Destroying the Flat Earth Myth

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Flat earth myth: The moon is a translucent body and did not pass in front of the sun during the 2017 solar eclipse.

Truth: Yes it was the moon, yes it did pass in front of the sun (at the EXACT second that scientists who believe in the globe said it would…seriously, I was amazed at the down-to-the-second accuracy of their prediction), and yes I accidentally photographed it. I panicked a bit during totality and completely forgot I had a solar filter on my telescope. I blindly increased exposure time trying to get an image until I realized I needed to take the filter off. I snapped another round of images without changing exposure, resulting in a grossly overexposed image…but it did do one thing. Irrefutably show the moon in front of the sun. You’re welcome.

Flat earth myth: The moon produces it’s own light.

Truth: This is a ridiculous concept and so easy to disprove that it was barely worth my time. Take binoculars or a small telescope and look at the moon, particularly the craters at the edge. You’ll notice the lip of the crater casts a shadow…you know, from the sun illuminating it. Furthermore, if you’re reading this and a flat earther…why would the moon produce it’s own light and then change the shape of said light every month(ish)? What scientific reason do you have for moon phases? I’ll hang up and listen to your answer.

Flat earth myth: Nothing in our solar system orbits and the planets are translucent sources of light.

Truth: Have you ever seen Venus? Or maybe followed it over the span of a few months to watch its phases change because its orbit is closer to the sun than ours? How about the moons of Jupiter and the fact that sometimes you see less than 4 because the planet occludes them? Maybe instead of watching YouTube conspiracy videos, you should go outside from time to time.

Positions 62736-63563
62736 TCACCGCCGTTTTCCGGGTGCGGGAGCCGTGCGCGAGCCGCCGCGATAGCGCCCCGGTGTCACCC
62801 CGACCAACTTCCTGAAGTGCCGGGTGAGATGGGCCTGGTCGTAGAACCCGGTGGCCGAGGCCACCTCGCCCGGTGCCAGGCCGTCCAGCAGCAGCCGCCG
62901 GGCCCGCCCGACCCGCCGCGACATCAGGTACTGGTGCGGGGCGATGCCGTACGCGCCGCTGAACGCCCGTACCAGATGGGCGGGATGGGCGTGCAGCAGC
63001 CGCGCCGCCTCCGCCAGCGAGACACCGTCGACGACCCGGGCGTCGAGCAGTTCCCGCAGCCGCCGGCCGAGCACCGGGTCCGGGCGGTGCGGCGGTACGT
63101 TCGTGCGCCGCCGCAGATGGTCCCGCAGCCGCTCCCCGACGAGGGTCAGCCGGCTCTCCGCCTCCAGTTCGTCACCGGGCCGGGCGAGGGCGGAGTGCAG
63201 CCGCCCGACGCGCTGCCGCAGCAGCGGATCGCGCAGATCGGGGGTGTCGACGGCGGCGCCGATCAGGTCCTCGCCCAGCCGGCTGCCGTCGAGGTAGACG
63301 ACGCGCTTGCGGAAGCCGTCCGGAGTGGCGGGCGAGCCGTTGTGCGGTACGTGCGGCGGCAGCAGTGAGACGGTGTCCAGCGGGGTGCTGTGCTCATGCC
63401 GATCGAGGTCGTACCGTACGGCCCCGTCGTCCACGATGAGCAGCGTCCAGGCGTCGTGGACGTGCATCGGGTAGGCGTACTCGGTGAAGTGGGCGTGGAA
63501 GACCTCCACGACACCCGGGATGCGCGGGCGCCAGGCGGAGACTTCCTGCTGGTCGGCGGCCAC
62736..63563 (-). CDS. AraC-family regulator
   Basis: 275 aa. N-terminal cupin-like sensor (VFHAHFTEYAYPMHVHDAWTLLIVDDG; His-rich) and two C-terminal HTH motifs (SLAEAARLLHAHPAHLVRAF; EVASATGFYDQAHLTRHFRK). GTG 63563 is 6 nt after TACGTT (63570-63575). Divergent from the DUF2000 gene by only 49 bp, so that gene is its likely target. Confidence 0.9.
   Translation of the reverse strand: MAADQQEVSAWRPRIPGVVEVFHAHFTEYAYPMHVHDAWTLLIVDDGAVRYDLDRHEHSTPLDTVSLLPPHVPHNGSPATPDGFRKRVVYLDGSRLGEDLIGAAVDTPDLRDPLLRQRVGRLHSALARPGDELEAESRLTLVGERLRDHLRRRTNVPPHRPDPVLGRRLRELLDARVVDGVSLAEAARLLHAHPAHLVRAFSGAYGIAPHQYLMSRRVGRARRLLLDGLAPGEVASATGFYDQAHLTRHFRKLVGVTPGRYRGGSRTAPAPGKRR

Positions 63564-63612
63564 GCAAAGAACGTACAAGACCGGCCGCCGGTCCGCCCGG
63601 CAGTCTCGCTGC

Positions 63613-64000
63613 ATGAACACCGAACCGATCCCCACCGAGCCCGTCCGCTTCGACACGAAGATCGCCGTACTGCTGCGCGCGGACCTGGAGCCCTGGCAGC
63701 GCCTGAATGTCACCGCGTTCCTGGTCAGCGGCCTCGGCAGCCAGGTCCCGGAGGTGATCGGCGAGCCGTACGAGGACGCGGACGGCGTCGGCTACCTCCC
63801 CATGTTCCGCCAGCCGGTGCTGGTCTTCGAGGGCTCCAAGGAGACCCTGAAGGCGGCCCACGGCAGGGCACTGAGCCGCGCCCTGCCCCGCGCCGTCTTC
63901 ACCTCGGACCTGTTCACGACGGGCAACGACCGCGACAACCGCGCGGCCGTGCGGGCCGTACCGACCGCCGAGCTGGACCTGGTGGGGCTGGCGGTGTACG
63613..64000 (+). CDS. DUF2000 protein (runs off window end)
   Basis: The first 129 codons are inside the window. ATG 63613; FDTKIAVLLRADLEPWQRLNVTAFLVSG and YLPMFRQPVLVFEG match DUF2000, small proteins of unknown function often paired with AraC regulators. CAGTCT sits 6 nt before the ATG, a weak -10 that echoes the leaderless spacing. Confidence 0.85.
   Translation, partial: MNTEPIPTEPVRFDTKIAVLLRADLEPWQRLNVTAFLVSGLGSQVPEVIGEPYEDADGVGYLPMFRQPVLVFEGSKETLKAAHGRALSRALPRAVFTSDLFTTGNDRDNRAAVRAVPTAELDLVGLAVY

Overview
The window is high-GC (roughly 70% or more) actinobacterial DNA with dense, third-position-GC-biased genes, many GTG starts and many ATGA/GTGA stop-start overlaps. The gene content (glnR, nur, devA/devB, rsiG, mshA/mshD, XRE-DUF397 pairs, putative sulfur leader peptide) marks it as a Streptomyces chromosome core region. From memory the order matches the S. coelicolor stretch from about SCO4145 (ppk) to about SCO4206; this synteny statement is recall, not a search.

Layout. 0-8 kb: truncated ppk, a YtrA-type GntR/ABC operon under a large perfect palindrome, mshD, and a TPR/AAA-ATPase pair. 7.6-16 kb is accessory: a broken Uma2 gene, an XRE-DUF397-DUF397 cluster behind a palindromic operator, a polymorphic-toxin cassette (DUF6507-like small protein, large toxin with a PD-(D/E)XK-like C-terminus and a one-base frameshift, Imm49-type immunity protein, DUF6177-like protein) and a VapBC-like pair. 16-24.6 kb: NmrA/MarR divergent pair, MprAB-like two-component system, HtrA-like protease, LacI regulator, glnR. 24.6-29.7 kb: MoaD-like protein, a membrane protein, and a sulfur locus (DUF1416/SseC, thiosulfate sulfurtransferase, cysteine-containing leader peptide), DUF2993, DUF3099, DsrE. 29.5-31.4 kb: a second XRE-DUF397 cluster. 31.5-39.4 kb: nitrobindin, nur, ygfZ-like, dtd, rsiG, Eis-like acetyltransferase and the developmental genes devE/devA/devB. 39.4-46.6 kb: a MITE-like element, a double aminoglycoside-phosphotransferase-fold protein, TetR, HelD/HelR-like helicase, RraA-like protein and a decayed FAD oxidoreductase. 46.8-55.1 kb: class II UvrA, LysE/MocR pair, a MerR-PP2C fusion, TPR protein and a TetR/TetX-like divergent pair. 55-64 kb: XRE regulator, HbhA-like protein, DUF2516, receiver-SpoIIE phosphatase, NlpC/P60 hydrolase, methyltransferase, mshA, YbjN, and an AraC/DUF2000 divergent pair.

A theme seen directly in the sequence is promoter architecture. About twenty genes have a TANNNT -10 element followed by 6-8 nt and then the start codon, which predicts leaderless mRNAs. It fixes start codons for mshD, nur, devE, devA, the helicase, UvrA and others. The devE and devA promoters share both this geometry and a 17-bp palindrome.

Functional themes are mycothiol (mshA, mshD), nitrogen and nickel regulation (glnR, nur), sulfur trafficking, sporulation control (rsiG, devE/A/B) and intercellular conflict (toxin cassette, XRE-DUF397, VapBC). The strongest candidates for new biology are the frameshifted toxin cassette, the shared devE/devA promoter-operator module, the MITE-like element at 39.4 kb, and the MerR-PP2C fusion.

Flat earth myth: The sun revolves in a circle and is always above the pizza shaped earth.

Truth: Look, we could go into more scientific detail here about how this is impossible. Things like at equinox when the sun rises directly in the east it’s impossible for this to work on the flat earth; you would need multiple suns to accomplish this. No, I wanted to keep it simple so you guys could understand. So, simple observations here. If there is a tall bank of clouds in the east (say during a summer pop-up thunderstorm) and the sun sets in the west, the cloud bank will get dark from the bottom-up. This is because the sun sets below the horizon. Same thing explains how high clouds can be illuminated from underneath and the presence of earth’s shadow at sunrise and sunset.

Here is a Dropbox link to the eclipse RAW file that shows the moon in front of the sun:

Post Author: hatefull